The evolution of S takes the shortest amount of generations since it has the least number of model parameters to optimize, i.e., 287, compared with 982 for C and 1207 for CS. To make sure the number of parameters was not a factor, another S with a larger Skill module, with the same number of parameters as CS, was also evolved until the same target level. However, it performed poorly compared to the smaller S in the generalization studies, apparently because it was easier to overfit. Thus, it was excluded from the comparisons that follow.
3.2. Generalization Behavior
To evaluate the generalization performance of the best performing networks, the task parameters (i.e., flap, gravity, forward, and drag) were changed in the following two ways while keeping the networks fixed:
The range of variation in the task parameters was increased from 20% to 75%; and
All four parameters were varied simultaneously as opposed to one at a time.
The task parameters were varied in a four-dimensional structured grid ranging from each parameter’s 25% and 175% of the base value, respectively. Thus, with the updated limits, the effect of
the flap action varied between [-21.0, -3] (i.e., [-14.4, -9.6]);
the gravity force varied between [0.25, 1.75] (i.e., [0.8, 1.2]);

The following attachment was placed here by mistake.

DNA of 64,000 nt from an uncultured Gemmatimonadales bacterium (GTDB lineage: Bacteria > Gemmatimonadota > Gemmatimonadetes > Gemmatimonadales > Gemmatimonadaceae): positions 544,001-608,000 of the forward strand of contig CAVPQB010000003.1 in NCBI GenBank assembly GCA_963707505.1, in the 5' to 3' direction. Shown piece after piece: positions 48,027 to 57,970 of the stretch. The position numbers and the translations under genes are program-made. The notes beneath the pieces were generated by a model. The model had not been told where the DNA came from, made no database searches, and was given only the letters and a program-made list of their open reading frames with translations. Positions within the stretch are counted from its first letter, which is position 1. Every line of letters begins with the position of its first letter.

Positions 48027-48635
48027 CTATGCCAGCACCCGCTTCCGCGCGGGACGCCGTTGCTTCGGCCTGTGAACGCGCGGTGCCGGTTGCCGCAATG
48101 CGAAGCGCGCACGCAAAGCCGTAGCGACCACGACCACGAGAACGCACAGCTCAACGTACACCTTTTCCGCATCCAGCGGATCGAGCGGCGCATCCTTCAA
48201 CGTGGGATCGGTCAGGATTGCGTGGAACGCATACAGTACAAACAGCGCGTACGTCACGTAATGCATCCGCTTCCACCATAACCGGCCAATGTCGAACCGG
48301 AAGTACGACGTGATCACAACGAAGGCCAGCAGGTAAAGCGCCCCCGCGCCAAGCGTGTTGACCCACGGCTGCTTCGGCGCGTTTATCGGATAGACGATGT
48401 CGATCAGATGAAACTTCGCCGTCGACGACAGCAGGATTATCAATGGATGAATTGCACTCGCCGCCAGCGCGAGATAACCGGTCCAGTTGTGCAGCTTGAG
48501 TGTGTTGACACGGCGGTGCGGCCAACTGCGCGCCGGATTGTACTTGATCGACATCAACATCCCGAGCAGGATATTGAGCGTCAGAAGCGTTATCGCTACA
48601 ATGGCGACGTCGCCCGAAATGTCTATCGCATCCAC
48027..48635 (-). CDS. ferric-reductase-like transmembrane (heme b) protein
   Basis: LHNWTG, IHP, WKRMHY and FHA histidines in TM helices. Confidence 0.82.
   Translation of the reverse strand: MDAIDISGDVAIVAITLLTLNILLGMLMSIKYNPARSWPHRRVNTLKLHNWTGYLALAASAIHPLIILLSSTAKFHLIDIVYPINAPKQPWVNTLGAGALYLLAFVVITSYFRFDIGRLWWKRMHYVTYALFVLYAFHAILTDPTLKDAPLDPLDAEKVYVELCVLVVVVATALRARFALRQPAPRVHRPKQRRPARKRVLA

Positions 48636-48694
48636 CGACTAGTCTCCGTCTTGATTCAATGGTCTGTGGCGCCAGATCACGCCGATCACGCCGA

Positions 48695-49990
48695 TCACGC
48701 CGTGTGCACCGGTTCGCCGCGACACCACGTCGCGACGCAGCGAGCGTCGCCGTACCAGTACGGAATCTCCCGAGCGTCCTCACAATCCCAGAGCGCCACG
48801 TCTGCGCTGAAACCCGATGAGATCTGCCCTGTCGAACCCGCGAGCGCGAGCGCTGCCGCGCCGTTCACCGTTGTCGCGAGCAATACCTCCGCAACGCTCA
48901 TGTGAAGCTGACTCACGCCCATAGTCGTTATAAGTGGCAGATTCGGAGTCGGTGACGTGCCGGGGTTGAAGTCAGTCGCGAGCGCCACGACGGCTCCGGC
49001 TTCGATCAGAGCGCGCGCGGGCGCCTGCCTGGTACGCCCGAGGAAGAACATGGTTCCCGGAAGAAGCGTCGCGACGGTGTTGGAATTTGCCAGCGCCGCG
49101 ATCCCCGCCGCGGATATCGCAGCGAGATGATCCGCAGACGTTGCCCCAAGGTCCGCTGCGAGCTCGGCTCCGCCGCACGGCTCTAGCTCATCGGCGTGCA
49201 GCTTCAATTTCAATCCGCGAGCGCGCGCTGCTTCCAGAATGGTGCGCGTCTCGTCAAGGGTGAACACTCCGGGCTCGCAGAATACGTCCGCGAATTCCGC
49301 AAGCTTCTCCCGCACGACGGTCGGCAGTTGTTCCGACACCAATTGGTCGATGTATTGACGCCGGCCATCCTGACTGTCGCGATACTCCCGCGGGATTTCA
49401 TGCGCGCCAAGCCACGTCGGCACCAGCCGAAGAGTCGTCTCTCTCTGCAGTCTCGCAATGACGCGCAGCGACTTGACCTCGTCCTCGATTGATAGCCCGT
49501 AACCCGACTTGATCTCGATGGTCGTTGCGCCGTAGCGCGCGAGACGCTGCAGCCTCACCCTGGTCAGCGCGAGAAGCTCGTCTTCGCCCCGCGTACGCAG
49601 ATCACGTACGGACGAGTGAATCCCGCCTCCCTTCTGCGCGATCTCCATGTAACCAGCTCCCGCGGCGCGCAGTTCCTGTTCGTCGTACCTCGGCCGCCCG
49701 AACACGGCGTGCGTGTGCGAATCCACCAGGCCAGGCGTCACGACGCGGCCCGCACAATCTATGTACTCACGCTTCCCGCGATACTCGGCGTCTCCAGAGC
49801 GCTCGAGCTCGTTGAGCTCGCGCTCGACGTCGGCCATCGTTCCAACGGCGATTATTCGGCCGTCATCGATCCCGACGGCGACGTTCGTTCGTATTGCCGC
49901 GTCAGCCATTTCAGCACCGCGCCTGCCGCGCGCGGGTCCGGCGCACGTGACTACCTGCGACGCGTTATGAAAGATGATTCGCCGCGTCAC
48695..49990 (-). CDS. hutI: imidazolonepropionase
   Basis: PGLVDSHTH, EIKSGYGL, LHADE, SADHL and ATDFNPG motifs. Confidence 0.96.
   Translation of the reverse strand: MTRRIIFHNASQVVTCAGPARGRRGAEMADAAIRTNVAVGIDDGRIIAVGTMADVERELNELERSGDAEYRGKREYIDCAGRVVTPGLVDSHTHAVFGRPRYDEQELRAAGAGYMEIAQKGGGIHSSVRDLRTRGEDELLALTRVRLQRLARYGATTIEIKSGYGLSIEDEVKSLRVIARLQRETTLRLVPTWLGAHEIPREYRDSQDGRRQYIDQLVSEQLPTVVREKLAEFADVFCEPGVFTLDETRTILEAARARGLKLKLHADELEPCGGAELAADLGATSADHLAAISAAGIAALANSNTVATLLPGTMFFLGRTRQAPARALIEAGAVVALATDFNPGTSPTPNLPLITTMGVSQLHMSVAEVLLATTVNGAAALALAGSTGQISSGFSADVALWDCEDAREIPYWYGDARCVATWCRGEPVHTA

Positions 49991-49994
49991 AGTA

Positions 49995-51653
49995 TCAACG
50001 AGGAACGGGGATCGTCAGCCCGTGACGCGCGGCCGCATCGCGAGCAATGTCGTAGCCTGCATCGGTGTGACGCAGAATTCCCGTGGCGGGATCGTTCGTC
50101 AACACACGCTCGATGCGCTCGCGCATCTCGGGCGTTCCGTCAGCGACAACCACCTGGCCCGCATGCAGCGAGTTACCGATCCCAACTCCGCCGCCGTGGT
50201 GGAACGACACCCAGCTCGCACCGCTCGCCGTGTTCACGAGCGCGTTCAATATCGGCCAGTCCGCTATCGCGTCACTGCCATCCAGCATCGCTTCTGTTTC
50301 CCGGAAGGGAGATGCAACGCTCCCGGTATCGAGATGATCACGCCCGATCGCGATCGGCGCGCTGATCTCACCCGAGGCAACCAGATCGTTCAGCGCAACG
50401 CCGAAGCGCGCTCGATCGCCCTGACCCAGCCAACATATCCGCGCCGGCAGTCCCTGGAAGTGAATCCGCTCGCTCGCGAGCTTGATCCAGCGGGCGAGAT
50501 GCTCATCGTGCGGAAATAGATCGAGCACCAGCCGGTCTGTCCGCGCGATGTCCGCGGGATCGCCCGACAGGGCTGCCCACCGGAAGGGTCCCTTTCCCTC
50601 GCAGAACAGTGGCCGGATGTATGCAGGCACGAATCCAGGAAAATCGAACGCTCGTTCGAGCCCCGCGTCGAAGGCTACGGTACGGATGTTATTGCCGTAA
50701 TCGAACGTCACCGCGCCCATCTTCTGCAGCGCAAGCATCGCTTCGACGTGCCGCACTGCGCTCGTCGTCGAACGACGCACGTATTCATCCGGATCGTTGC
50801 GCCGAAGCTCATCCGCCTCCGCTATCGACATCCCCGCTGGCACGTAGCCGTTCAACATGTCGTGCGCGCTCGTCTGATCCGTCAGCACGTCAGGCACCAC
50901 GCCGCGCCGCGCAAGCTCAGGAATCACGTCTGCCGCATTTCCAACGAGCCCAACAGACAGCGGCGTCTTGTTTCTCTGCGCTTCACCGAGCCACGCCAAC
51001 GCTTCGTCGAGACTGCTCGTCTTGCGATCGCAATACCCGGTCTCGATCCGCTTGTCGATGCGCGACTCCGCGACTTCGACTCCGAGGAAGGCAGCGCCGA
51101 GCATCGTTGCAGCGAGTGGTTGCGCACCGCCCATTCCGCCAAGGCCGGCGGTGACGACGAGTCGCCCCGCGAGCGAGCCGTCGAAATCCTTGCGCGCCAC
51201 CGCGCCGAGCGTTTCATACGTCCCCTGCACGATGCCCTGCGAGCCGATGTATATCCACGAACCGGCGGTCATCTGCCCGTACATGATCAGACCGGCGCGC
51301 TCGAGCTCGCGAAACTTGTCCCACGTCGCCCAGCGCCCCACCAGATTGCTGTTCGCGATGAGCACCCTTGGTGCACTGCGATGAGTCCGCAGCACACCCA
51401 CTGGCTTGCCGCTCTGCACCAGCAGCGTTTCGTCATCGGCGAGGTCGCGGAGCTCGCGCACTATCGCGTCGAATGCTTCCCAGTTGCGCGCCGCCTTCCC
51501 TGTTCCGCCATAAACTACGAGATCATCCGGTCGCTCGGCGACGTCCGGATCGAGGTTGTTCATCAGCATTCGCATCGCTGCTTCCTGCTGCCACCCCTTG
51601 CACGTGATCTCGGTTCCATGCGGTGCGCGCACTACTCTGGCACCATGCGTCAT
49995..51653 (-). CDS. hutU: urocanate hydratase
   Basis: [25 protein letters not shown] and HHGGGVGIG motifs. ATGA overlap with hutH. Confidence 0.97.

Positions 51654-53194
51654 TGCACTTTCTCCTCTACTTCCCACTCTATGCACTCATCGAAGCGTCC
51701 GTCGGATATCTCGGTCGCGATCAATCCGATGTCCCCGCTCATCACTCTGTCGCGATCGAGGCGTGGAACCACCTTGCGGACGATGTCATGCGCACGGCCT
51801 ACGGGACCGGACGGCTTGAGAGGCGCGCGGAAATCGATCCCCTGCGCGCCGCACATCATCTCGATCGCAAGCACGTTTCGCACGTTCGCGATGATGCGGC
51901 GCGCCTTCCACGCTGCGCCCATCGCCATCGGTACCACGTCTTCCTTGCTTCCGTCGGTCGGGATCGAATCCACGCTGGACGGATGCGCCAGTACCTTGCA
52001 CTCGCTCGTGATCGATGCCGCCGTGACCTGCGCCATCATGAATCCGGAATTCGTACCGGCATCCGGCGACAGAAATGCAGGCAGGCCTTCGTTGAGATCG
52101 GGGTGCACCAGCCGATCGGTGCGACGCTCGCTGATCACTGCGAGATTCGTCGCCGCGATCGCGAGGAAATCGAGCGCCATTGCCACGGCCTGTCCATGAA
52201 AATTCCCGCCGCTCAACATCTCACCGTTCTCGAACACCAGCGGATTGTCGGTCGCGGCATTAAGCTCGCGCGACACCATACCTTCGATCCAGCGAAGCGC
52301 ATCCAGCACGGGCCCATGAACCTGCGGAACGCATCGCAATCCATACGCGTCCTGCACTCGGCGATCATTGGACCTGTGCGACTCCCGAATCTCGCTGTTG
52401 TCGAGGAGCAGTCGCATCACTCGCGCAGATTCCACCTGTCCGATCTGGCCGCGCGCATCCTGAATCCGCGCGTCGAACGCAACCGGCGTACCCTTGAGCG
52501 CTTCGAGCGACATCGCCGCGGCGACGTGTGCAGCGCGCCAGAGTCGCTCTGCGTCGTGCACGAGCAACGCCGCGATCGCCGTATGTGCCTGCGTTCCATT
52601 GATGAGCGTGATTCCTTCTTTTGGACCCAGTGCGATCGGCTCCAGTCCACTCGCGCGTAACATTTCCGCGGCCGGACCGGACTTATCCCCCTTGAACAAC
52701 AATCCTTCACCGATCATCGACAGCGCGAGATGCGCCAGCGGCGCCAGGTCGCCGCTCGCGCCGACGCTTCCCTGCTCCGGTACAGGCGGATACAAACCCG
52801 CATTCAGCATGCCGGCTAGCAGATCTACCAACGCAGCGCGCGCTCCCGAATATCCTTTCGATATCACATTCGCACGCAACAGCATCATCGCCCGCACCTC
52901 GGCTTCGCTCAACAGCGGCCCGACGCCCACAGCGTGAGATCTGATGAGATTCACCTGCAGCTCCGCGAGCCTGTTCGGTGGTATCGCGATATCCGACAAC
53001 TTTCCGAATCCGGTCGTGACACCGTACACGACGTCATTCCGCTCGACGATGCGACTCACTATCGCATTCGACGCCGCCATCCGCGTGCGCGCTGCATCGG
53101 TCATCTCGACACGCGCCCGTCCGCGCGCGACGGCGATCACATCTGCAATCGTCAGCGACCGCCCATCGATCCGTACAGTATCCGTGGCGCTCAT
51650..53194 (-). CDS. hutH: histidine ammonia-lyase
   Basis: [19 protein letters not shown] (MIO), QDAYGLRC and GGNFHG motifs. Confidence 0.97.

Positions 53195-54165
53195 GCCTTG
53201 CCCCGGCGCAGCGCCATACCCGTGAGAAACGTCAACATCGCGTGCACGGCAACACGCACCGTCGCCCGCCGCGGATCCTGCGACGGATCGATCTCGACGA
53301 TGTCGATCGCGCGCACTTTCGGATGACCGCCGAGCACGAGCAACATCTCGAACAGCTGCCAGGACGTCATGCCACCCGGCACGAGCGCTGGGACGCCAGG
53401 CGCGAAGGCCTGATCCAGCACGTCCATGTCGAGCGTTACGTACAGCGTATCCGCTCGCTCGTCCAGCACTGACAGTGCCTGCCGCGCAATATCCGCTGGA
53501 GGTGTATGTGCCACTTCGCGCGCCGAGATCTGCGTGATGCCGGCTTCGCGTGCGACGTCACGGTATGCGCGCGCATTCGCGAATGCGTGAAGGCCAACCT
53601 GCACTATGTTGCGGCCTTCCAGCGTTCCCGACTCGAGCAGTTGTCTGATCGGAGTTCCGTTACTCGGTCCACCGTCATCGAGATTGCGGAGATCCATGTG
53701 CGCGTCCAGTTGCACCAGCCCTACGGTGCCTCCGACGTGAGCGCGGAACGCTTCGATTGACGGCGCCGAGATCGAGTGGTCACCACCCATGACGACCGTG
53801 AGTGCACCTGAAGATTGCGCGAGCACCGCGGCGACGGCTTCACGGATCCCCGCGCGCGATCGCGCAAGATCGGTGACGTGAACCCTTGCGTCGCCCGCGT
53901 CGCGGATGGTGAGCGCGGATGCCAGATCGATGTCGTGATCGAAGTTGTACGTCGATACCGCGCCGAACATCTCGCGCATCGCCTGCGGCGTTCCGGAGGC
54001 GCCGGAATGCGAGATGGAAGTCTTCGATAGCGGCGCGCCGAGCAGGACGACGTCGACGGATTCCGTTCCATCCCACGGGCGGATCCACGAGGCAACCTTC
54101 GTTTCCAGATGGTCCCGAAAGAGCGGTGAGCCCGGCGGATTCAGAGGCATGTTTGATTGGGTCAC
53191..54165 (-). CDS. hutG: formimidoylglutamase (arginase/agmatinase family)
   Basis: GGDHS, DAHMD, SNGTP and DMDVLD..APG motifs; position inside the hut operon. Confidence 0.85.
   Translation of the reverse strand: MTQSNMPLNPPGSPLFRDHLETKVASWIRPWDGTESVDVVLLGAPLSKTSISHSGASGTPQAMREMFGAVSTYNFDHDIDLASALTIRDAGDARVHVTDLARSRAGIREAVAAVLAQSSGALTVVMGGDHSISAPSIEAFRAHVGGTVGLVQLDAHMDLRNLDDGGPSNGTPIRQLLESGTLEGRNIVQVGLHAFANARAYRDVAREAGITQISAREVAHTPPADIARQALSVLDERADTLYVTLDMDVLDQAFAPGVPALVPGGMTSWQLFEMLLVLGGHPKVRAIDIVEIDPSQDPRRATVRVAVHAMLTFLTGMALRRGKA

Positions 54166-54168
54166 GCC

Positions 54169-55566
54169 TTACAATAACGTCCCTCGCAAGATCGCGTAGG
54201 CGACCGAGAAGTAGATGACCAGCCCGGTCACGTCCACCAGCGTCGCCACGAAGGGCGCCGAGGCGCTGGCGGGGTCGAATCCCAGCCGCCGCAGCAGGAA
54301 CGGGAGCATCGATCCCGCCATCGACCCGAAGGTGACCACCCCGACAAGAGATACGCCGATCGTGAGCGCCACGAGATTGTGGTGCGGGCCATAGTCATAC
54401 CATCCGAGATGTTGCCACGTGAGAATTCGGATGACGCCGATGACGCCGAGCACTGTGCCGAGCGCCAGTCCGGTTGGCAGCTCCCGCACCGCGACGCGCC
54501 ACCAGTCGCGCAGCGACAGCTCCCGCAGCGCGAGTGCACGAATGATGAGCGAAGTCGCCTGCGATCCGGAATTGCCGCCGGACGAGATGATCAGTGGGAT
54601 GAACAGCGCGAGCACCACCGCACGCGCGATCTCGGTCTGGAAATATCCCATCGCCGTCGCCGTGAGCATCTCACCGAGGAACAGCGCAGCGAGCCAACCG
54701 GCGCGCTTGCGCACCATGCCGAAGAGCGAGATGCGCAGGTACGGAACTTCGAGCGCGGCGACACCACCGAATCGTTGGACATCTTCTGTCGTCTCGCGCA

the forward action varied between [1.25, 8.75] (i.e., [4.0, 6.0]); and
the gravity force varied between [0.25, 1.75] (i.e., [0.8, 1.2]).
Each parameter axis was divided into 10 equal steps and each set of task parameters were sampled three times (with varying pipe distribution) and averaged. Therefore, all three networks were tested for episodes. To compare the generalization performance of the networks pairwise, the difference in the number of successfully passed pipes and the number of collisions are presented in the following histogram plots of Figure 4. The horizontal axis shows the difference in either or , whereas the vertical axis shows the frequency of these results. Having a skewed distribution to the right side of the 0-value is better for the left histogram (i.e., score of pipes), whereas the opposite is better for the right histogram (i.e., score of hits) for each network.
The histograms show that CS performs better than both C and S by a large margin (Fig. 4(a) and (b)). Interestingly, C and S have similar generalization even though they have very different architectures (Fig. 4(c)). These results are also evident in the summary boxplot of Fig. 5. Therefore, even though each of C and S do not perform well alone, when combined into CS, they work well together and allow generalization to a wide range of new situations.
4. Behavior Analysis
To understand how the CS architecture outperforms its individual components C and S, a set of task parameters [Flap=-7.0, Gravity=0.6, Fwd=8.8, Drag=0.6], which was included in the generatization tests in Section 3 was evaluated further. This setting has previously unseen exaggarated effects for flap and forward, and previously unseen diminished effects for gravity and drag. Thus, actions tend to push up and speed up the agents more than expected, and it is difficult for it to slow down and come down. Generalization requires both extrapolation of the task parameter limits as well as understanding previously unseen interaction between them. All three networks were tested in the same environment and their behavior tracked in detail.